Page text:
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What Happened in the Stock Market Today

Jim Crumly, The Motley Fool

Stocks started out Thursday by dipping in the morning, but rose steadily through the afternoon. The Dow Jones Industrial Average (DJINDICES: ^DJI) closed up over 25,000, and the S&P 500 (SNPINDEX: ^GSPC) had a significant gain as well.

Today's stock market

Index Percentage Change Point Change
Dow 1.23% 306.88
S&P 500 1.21% 32.57

Data source: Yahoo! Finance.

Technology stocks continued to rebound, with the Technology Select Sector SPDR ETF (NYSEMKT: XLK) climbing 1.9%. Utility shares also bounced back; the Utilities Select SPDR ETF (NYSEMKT: XLU) rose 2.2%.

As for individual stocks, NetApp (NASDAQ: NTAP) fell after the company reported strong earnings growth, and TripAdvisor (NASDAQ: TRIP) gained despite weak earnings. The reasons behind the stock moves were a bit subtle.

Stock graphs and prices.

Image source: Getty Images.

NetApp reports strong growth

Shares of NetApp, a provider of software and services for data storage, fell 4.9% despite the company reporting fiscal third-quarter results that were above expectations. Revenue grew 8.5% to $1.52 billion and non-GAAP earnings per share increased 20.7% to $0.99. Analysts were expecting the company to earn $0.91 on $1.50 billion in sales. GAAP EPS was a loss of $1.89 due to a one-time charge due to the new tax law.

Product revenue grew 17.4% while services revenue fell 2.7%. The company highlighted a nearly 50% increase in sales of NetApp's all-flash storage arrays and progress it is making selling tools for cloud-based storage. Free cash flow as a percentage of revenue increased to 25.5%, up from 20% last quarter and 13.5% in the quarter a year ago. Guidance for next quarter was roughly in line with expectations.

So what was not to like about the report? Analysts were concerned about discounts and questioned why gross margin fell from 64.3% last quarter to 62.6% in Q3, but management pointed out that there were some one-time benefits in Q2 and that some seasonality came into play. Actually, the Q3 gross margin exceeded the 61.5% number a year ago, but the guidance for gross margin of around 62% next quarter may have stoked concern.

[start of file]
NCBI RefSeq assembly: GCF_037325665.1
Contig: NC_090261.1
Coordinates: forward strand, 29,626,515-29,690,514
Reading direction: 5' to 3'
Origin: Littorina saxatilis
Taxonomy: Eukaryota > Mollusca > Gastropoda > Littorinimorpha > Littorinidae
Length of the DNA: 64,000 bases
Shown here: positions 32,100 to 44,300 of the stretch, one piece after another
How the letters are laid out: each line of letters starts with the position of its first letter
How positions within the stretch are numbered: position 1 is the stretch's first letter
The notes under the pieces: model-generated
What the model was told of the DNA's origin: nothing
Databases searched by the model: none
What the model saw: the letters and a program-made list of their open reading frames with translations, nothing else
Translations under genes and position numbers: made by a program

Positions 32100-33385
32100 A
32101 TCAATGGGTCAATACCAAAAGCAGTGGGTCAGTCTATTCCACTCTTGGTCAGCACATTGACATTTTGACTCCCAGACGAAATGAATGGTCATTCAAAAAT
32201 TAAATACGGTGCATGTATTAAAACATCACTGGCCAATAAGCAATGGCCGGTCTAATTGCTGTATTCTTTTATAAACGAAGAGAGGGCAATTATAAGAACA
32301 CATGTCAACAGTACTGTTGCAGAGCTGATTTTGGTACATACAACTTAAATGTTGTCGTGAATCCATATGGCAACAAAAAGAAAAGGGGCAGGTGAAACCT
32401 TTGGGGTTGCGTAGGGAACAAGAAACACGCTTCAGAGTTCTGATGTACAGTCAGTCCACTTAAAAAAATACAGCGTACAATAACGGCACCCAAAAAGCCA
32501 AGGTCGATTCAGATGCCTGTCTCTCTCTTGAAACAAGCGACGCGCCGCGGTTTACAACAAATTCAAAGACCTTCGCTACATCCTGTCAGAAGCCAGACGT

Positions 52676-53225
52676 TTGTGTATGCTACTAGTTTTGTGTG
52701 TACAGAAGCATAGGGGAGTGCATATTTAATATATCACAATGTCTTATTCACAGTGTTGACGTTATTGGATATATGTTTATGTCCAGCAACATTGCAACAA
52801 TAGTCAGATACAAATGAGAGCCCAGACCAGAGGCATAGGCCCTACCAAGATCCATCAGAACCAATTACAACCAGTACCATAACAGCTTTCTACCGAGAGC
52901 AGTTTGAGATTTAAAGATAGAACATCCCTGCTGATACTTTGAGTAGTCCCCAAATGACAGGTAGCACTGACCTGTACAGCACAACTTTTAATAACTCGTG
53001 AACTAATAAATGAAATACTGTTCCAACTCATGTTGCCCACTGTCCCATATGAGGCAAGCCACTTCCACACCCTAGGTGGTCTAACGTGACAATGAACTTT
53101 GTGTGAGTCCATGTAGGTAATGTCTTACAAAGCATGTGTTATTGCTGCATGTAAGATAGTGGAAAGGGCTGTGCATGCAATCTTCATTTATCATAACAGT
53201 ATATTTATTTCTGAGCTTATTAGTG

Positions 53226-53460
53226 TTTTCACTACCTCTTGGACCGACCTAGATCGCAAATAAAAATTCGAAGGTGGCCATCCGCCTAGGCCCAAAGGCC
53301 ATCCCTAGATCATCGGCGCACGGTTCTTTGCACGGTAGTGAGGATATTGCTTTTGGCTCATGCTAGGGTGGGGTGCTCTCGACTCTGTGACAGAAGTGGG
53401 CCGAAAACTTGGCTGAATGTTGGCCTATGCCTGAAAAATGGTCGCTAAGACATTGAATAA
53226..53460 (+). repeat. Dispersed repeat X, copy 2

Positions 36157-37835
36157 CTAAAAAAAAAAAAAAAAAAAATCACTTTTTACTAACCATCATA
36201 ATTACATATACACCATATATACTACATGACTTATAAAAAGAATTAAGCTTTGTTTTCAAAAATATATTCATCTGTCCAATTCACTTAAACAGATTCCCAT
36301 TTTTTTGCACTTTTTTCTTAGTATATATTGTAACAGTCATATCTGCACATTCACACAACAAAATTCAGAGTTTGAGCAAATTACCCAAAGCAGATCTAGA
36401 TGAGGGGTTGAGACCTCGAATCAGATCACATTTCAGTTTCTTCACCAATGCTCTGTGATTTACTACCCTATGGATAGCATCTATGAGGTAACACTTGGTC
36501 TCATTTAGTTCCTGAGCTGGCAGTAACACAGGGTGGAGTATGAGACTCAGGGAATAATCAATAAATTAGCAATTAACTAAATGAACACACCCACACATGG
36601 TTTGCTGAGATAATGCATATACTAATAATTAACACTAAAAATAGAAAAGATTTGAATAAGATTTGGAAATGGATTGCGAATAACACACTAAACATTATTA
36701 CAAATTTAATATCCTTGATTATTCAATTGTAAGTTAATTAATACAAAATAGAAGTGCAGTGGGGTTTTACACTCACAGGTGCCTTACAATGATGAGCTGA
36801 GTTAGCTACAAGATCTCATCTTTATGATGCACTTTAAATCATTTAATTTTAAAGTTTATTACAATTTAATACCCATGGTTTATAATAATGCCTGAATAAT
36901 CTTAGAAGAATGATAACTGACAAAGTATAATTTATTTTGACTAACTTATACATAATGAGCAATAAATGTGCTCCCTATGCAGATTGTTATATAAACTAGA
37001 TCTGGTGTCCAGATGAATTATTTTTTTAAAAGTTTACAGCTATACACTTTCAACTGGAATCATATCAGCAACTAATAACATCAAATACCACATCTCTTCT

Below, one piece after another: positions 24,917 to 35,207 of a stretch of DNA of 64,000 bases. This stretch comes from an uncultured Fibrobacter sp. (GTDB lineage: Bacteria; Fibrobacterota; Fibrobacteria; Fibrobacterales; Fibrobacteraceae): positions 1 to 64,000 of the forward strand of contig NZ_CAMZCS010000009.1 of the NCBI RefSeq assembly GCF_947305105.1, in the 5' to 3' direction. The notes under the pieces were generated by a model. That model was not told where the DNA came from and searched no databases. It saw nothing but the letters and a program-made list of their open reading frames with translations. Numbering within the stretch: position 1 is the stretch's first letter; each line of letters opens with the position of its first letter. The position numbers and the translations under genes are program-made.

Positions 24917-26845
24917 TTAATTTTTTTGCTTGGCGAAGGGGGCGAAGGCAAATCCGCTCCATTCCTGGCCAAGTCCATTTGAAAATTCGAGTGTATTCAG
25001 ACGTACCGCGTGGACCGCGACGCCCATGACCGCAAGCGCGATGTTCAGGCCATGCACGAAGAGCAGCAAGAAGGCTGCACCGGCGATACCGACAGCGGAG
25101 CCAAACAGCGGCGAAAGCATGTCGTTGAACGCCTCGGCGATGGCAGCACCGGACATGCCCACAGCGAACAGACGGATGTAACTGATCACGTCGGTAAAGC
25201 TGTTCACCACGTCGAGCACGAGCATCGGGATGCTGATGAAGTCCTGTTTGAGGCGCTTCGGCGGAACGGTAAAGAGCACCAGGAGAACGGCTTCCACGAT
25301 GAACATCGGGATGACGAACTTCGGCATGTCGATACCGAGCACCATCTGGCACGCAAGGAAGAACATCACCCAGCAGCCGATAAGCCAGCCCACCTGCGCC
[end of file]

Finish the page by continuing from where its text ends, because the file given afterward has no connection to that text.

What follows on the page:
The results were good, but it might be that investors were just hoping for more, having driven up the stock price in anticipation of the report, and shares retreated to prices seen just last week.

TripAdvisor beats low expectations

TripAdvisor reported fourth-quarter results that beat expectations for revenue but missed on profit, and shares rose 4.1%. Revenue grew 1.6% to $321 million while analysts were expecting $312 million. Non-GAAP EPS declined to $0.06 compared with $0.16 last year and Wall Street expectations of $0.14. Including a one-time charge due to the new tax law, GAAP EPS was a loss of $0.60.

Revenue from TripAdvisor's hotel segment, which accounts for 76% of the total, fell 3% while non-hotel revenue grew 20%. Average monthly unique visitors grew 17% year over year, even with the result last quarter, and user reviews and opinions grew 29%, down from last quarter's 32% growth. Average monthly unique hotel shoppers grew 3%, down from 7% last quarter, and average revenue per hotel shopper fell 14% from last year.

Looking forward, TripAdvisor expects hotel revenue in 2018 to decline from 2017, strong growth in the non-hotel segment, and adjusted EBITDA to be flat with 2017.

So what's to like about this report? Apparently investors were expecting further declines in profit, continuing a trend since 2015, so the guidance for flat EBITDA was therefore relatively good news. The company didn't supply revenue guidance, but emphasized it will be getting more efficient with its marketing spending. With user engagement still growing at a reasonable rate, if it can manage to grow revenue from its non-hotel business while cutting marketing expense, weak comparisons in the second half might just be enough to yield some profit surprises later -- or at least that's what investors seemed to be hoping today.

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Jim Crumly owns shares of TripAdvisor. The Motley Fool owns shares of and recommends TripAdvisor. The Motley Fool has a disclosure policy.